As presented above, TCF7L2 and Wnt signaling are likely negative regulators of hepatic gluconeogenesis . However, β-cat ablation improves glucose disposal and inhibit gluconeogenic gene expression . How can one explain the opposite outcomes of knocking-down these two effectors of the Wnt signaling pathway on hepatic gluconeogenesis? We suggest that this involves the crosstalk among the three signaling cascades. One may speculate that free β-cat is a limiting factor for FOXOs in up-regulating gluconeogenic gene expression during fasting in response to the elevation of glucagon levels. Glucagon signaling results in the up-regulation of FOXO-mediated gene transcription to stimulate gluconeogenesis. However, upon feeding, insulin inhibits FOXO. We speculate that this will then allow free β-cat to bind to TCF7L2 and contribute to the repression of gluconeogenic gene expression. In the case of Wnt activation or TCF7L2 over-expression, FOXOs may be outcompeted by excess TCF7L2 and/or β-cat may no longer be a limiting factor. This speculation is supported by our observation that Wnt-3a represses glucose production and that insulin is able to stimulate β-cat Ser675 phosphorylation in hepatocytes (unpublished data of Ip and Jin). Alternatively, TCF7L2 may utilize a yet to be explored mechanism or co-factor to exert its repressive effect on gluconeogenic gene expression.
Extensive investigations have shown that the Wnt signaling pathway controls hormone gene expression and mediates the function of certain hormones including GLP-1, GIP and insulin, which are critically important in glucose and energy homeostasis. We have also learned from GWAS that polymorphisms in certain Wnt ligands (such as Wnt-5b), the Wnt co-receptor LRP-5/6, as well as the Wnt effector TCF7L2, are strongly linked with T2D risk. We anticipate that further mechanistic exploration of the underlying mechanisms for these linkages will lead to the discovery of novel therapeutic targets of T2D and other metabolic disorders.
T2D is a chronic and age-dependent disorder. A fundamentally important advancement in the basic research of the Wnt signaling pathway is that β-cat/TCF mediates not only the effect of Wnt ligands, but also other cell signaling molecules during adulthood, including insulin, IGF-1, as well as peptide hormones/neurotransmitters that utilize cAMP as a second messenger . These findings have not only enriched our knowledge of the function of peptide hormones/neurotransmitters, but also deepened our understanding of the existence of crosstalk among the stress/FOXO, developmental/Wnt, and metabolic/insulin signaling cascades, as presented in Figure 4. Nuclear FOXO levels rise during aging as a result of the accumulation of reactive oxygen species and JNK signaling activation. FOXOs are able to compete with TCF for a limited pool of β-cat. This leads to reduced Wnt activity, which is important for glucose and lipid metabolism. On the other hand, insulin and growth factors are able to inactivate FOXOs and hence restore the balance. The establishment of this concept creates a new perspective on the pathophysiology of T2D and other age-dependent disorders.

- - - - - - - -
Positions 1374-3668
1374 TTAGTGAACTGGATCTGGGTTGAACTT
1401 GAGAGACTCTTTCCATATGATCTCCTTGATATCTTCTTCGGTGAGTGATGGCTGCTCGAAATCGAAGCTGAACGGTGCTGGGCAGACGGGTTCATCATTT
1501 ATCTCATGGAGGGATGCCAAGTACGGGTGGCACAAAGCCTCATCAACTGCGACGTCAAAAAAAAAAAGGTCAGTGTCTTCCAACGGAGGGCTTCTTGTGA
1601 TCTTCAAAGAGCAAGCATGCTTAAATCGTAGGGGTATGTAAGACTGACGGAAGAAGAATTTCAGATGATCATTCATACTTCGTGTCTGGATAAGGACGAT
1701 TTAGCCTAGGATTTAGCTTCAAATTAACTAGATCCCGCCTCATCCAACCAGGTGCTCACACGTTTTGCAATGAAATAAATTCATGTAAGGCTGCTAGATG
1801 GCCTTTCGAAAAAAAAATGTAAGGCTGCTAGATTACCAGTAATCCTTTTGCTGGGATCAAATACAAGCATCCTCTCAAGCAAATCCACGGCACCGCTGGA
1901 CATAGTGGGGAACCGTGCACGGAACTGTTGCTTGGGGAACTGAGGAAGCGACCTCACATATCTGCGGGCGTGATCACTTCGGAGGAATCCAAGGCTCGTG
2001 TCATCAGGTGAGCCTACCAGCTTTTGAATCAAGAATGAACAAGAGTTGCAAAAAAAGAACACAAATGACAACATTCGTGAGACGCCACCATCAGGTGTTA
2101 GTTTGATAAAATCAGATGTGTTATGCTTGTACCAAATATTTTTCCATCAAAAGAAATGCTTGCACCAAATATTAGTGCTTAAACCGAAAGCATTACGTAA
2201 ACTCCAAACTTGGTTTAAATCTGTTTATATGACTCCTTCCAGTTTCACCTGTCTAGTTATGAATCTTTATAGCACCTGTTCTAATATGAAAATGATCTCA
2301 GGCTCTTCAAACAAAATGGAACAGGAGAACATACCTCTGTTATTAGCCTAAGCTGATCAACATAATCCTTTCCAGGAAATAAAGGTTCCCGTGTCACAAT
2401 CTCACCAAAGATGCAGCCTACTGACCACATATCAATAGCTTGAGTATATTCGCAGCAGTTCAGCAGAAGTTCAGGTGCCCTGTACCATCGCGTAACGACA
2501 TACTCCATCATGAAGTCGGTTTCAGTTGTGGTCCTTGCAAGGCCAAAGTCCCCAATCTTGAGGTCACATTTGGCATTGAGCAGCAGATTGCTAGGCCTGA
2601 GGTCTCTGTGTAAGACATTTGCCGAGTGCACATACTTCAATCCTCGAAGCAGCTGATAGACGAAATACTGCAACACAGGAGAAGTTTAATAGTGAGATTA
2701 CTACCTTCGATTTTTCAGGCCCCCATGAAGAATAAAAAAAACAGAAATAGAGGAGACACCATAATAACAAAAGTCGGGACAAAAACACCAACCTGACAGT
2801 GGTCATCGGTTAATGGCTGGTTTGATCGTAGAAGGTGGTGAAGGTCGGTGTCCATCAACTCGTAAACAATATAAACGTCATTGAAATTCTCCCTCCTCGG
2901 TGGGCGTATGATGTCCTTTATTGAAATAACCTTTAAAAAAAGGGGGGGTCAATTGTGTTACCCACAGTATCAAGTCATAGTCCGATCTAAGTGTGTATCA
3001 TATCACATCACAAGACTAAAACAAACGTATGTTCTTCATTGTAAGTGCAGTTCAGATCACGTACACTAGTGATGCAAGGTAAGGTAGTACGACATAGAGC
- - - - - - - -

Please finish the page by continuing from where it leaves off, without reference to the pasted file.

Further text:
It is clear that TCF7L2 polymorphisms are strongly associated with the risk of T2D in different ethnic populations. Molecular mechanisms underlying this association, however, are far from understood at this time. No risk SNPs of T2D are located within the coding region of TCF7L2, or a region that can be reliably determined to have an effect on its expression or alternative splicing. In the near future, we anticipate more thorough investigations on the association between TCF7L2 SNPs and its alternative splicing in pancreatic islets and extra-pancreatic organs. Great insights can also be acquired through further exploration of the beneficial versus deleterious effects of TCF7L2 alternatively spliced variants in different organs.
In summary, the recognition of the involvement of Wnt components in metabolic homeostasis and the association between TCF7L2 polymorphisms and the risk of T2D have further prompted investigations into the role of Wnt signaling in the production and function of the incretin and other peptide hormones, as well as glucose disposal and insulin signaling. Although the majority of studies have been conducted in pancreatic β-cells, we anticipate further examinations on the role of Wnt signaling and its effectors in extra-pancreatic organs.
Research in Jin’s laboratory is supported by Canadian Institutes of Health Research (CIHR, MOP-89987, MOP-97790) and Canadian Diabetes Association (CDA, OG-3-10-3040). We thank the Banting and Best Diabetes Centre (BBDC) for providing studentships/fellowships as well as travel awards for our graduate students and fellows. The authors regret not being able to cite all of the excellent contributions in the field due to space limitations.